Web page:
The waiter came back with a jar, "Paramu, too much fiscal deficit in your order, I had to fill it in a jar. Who pays for it?"
"In my account," said Lolan, happy at having found a new Surendran fan.
"Now Daasan, what is this bit about poverty," asked Kuyilamma, the cuckoo.
"The Planning Commission says roughly 138 million have crossed the poverty line. It has based its calculation on the Tendulkar committee poverty line: Rs 5,000 earnings per month for a family of five in cities. It had also set a yardstick on spending: Rs 33 per day in cities."
"Oh! That's why Bahul's friends have been saying you can get a meal for Rs 12 a day and Rs 5 a day."
"And they are right," interrupted Parappanangadi Pappan, a Bahul loyalist, "You can buy a kilo of rice, prepare kanji and have it with achar and one vegetable. So what's wrong with the formulation?"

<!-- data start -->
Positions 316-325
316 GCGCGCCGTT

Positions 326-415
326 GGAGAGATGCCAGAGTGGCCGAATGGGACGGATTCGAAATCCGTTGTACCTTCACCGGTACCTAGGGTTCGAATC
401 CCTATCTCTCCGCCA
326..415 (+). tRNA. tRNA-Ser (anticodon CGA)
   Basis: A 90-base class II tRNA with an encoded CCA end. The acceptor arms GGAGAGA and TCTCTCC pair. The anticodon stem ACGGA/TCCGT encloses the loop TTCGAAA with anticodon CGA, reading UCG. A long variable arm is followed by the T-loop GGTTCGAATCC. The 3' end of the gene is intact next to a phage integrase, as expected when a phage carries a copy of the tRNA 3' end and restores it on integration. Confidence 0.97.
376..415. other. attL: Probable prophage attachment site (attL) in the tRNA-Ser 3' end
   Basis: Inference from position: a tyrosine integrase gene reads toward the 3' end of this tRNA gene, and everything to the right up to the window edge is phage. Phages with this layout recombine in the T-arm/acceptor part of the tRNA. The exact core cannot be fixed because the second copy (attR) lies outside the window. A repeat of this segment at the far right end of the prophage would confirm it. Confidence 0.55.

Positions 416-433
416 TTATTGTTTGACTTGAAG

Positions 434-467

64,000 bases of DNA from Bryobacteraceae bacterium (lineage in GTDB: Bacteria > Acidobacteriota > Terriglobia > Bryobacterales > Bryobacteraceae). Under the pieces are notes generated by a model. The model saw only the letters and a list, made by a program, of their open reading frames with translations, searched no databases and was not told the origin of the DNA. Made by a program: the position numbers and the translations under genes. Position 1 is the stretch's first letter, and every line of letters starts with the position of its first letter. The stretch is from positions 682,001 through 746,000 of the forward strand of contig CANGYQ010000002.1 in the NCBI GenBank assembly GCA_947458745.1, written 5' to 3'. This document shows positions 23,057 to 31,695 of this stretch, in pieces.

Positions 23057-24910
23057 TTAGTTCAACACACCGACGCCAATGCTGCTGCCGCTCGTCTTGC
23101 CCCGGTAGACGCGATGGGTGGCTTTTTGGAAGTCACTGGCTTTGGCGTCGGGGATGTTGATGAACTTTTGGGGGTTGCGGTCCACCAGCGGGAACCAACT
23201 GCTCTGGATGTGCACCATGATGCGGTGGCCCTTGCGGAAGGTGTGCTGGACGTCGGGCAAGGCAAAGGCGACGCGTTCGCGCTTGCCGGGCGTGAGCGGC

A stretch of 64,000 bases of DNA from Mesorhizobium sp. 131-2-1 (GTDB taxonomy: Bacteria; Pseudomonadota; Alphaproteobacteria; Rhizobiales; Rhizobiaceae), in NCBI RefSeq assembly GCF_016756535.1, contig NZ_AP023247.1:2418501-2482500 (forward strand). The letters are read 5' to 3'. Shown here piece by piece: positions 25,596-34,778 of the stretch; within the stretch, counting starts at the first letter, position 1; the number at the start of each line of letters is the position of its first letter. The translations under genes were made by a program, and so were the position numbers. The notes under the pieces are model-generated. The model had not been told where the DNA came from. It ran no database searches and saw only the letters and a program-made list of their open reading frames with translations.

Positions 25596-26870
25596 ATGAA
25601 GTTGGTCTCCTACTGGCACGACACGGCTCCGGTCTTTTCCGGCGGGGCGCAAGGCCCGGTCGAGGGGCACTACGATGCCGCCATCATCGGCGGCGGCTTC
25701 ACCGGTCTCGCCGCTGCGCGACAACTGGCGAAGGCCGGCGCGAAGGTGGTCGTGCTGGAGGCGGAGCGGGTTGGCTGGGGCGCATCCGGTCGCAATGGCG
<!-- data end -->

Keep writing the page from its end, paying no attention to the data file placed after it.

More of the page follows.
"What shocks me and surprises me is," Daasan continued, "that nearly 30 crore citizens of this country don't earn Rs 5,000 a month. And there is no debate on them. It seems they have no vote here, they don't exist."
"What would be your benchmark for the poverty line," asked Kumaran, looking for a quote to use in his story next day.
"I won't use the Tendulkar line or Rangarajan line. I support the Kudiyan Paramu line. Any one who can't afford a quarter rum a day qualifies to be called poor. "
Kudiyan Paramu ordered a copy of Daasan Kapital that very moment.